Course Hero. "Life of Pi Study Guide." Course Hero. 12 Dec. 2016. Web. 17 Dec. 2017. <https://www.coursehero.com/lit/Life-of-Pi/>.
Course Hero. (2016, December 12). Life of Pi Study Guide. In Course Hero. Retrieved December 17, 2017, from https://www.coursehero.com/lit/Life-of-Pi/
(Course Hero, 2016)
Course Hero. "Life of Pi Study Guide." December 12, 2016. Accessed December 17, 2017. https://www.coursehero.com/lit/Life-of-Pi/.
Course Hero, "Life of Pi Study Guide," December 12, 2016, accessed December 17, 2017, https://www.coursehero.com/lit/Life-of-Pi/.
Tired of being called "Pissing" Piscine shortens his name to an "elusive, irrational number." Pi is a mathematical constant, 3.14, and its digits repeat endlessly. Mathematical Pi matches the character Pi's interest in the infinite and unexplainable.
Pi is used to find the ratio of a circle's circumference. Circles reoccur—Pi feels at the center of a circle when he has religious experiences and later when he's lost at sea.
In the lifeboat Pi grows to a man. It is both a vehicle and giver of life: the supplies on it save Pi from death. The boat also becomes a zoo, a home, and "God's ark."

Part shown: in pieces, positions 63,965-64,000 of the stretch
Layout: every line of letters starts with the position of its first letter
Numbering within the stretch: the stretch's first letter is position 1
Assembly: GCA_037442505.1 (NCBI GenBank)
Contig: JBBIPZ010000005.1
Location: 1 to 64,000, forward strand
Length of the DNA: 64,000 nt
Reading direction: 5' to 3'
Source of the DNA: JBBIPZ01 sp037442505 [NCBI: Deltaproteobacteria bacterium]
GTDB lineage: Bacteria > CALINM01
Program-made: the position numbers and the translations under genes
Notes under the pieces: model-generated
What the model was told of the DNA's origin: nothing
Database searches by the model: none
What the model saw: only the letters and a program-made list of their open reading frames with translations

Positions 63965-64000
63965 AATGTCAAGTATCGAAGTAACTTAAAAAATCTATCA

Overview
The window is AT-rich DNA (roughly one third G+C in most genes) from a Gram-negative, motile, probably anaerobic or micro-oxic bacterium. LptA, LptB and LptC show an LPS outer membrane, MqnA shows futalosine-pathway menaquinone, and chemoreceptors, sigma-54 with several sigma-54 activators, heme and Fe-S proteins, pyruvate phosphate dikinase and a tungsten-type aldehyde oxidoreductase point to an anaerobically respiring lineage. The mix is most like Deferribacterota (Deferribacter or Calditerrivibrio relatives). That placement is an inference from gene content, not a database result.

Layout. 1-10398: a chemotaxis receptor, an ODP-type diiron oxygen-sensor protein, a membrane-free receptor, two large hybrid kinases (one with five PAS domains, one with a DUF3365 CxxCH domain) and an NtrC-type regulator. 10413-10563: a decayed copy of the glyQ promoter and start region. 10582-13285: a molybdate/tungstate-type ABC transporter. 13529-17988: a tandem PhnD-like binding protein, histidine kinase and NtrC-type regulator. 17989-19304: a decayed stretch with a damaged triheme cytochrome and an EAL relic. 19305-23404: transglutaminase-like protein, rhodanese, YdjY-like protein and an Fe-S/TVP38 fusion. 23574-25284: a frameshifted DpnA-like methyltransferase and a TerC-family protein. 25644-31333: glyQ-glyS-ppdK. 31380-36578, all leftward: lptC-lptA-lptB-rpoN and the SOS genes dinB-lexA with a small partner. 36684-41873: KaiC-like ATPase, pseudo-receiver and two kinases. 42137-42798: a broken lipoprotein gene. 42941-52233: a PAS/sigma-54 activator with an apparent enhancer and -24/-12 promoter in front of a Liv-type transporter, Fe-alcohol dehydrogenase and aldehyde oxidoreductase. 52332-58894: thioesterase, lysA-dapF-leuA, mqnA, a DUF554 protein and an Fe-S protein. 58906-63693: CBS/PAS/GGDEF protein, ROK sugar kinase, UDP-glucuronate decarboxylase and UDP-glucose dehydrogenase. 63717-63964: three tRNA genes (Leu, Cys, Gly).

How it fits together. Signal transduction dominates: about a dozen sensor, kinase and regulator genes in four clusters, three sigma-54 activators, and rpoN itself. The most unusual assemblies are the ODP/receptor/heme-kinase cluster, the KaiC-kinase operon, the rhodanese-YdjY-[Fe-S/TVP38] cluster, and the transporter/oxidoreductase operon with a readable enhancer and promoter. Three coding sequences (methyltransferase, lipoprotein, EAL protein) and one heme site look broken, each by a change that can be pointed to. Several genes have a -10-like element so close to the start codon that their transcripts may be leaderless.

Pi's conversion into a Christlike figure is on the lifeboat. Pi survives on the oar for three days and nights, like Jesus's resurrection. It is a temple as Pi spreads fish scales on his body like the Hindu tilaks. He endures suffering like St. John of the Cross, who believed the soul must experience a dark night of faith to reunite with Christ.
Algae island is the novel's greatest illusion. It seems full of promise—edible algae and water. Pi thinks it's miraculous but discovers it's a threat. Pi's decision to leave shows his new maturity.
The island may represent faith that is too secure. Here tests of faith are too easy: Richard Parker is tamed. If Pi stays he gives up the challenge of survival. Pi experiences spiritual death because his faith is no longer tested.
Water represents life and death. Pi longs for drinkable water during his ordeal but fears the water in the storm.
Water is Pi's name, Piscine Molitor, and he finds comfort in the "humble tidal ripples" where he learns to swim. Water is Pi's greatest need—life.
Water also takes his family. Pi describes it as an enemy "surging from below like a riotous crowd." Water represents loss of family and certainty.
On the ocean Pi realizes the natural world's forces can't be controlled or explained. Water symbolizes Pi's acceptance of realities that are "hard to believe," such as love and survival.